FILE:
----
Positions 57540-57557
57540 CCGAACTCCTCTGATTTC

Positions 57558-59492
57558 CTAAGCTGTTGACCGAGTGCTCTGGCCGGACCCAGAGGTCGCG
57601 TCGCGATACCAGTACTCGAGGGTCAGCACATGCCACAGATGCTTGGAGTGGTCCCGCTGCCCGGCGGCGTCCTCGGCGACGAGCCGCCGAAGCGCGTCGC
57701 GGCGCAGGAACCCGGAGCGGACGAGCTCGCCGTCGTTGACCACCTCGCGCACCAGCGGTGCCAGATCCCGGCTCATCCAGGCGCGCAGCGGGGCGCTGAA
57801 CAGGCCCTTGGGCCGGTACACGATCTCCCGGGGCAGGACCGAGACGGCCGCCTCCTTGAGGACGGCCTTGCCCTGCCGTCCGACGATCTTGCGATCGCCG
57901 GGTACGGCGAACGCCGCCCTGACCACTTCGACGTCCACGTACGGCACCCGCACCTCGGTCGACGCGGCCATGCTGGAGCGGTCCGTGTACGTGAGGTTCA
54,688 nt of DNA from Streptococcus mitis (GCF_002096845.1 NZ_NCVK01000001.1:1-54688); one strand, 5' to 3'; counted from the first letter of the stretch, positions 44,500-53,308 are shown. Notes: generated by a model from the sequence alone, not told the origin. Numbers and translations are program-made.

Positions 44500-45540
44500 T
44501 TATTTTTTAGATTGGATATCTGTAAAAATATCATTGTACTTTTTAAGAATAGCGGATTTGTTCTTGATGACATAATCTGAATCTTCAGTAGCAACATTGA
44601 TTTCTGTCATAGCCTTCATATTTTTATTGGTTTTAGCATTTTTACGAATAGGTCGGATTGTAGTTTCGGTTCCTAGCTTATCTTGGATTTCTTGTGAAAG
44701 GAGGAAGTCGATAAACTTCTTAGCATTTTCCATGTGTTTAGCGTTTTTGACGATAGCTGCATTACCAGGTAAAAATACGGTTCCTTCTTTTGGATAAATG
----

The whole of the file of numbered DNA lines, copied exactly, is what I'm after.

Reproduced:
Positions 57540-57557
57540 CCGAACTCCTCTGATTTC

Positions 57558-59492
57558 CTAAGCTGTTGACCGAGTGCTCTGGCCGGACCCAGAGGTCGCG
57601 TCGCGATACCAGTACTCGAGGGTCAGCACATGCCACAGATGCTTGGAGTGGTCCCGCTGCCCGGCGGCGTCCTCGGCGACGAGCCGCCGAAGCGCGTCGC
57701 GGCGCAGGAACCCGGAGCGGACGAGCTCGCCGTCGTTGACCACCTCGCGCACCAGCGGTGCCAGATCCCGGCTCATCCAGGCGCGCAGCGGGGCGCTGAA
57801 CAGGCCCTTGGGCCGGTACACGATCTCCCGGGGCAGGACCGAGACGGCCGCCTCCTTGAGGACGGCCTTGCCCTGCCGTCCGACGATCTTGCGATCGCCG
57901 GGTACGGCGAACGCCGCCCTGACCACTTCGACGTCCACGTACGGCACCCGCACCTCGGTCGACGCGGCCATGCTGGAGCGGTCCGTGTACGTGAGGTTCA
54,688 nt of DNA from Streptococcus mitis (GCF_002096845.1 NZ_NCVK01000001.1:1-54688); one strand, 5' to 3'; counted from the first letter of the stretch, positions 44,500-53,308 are shown. Notes: generated by a model from the sequence alone, not told the origin. Numbers and translations are program-made.

Positions 44500-45540
44500 T
44501 TATTTTTTAGATTGGATATCTGTAAAAATATCATTGTACTTTTTAAGAATAGCGGATTTGTTCTTGATGACATAATCTGAATCTTCAGTAGCAACATTGA
44601 TTTCTGTCATAGCCTTCATATTTTTATTGGTTTTAGCATTTTTACGAATAGGTCGGATTGTAGTTTCGGTTCCTAGCTTATCTTGGATTTCTTGTGAAAG
44701 GAGGAAGTCGATAAACTTCTTAGCATTTTCCATGTGTTTAGCGTTTTTGACGATAGCTGCATTACCAGGTAAAAATACGGTTCCTTCTTTTGGATAAATG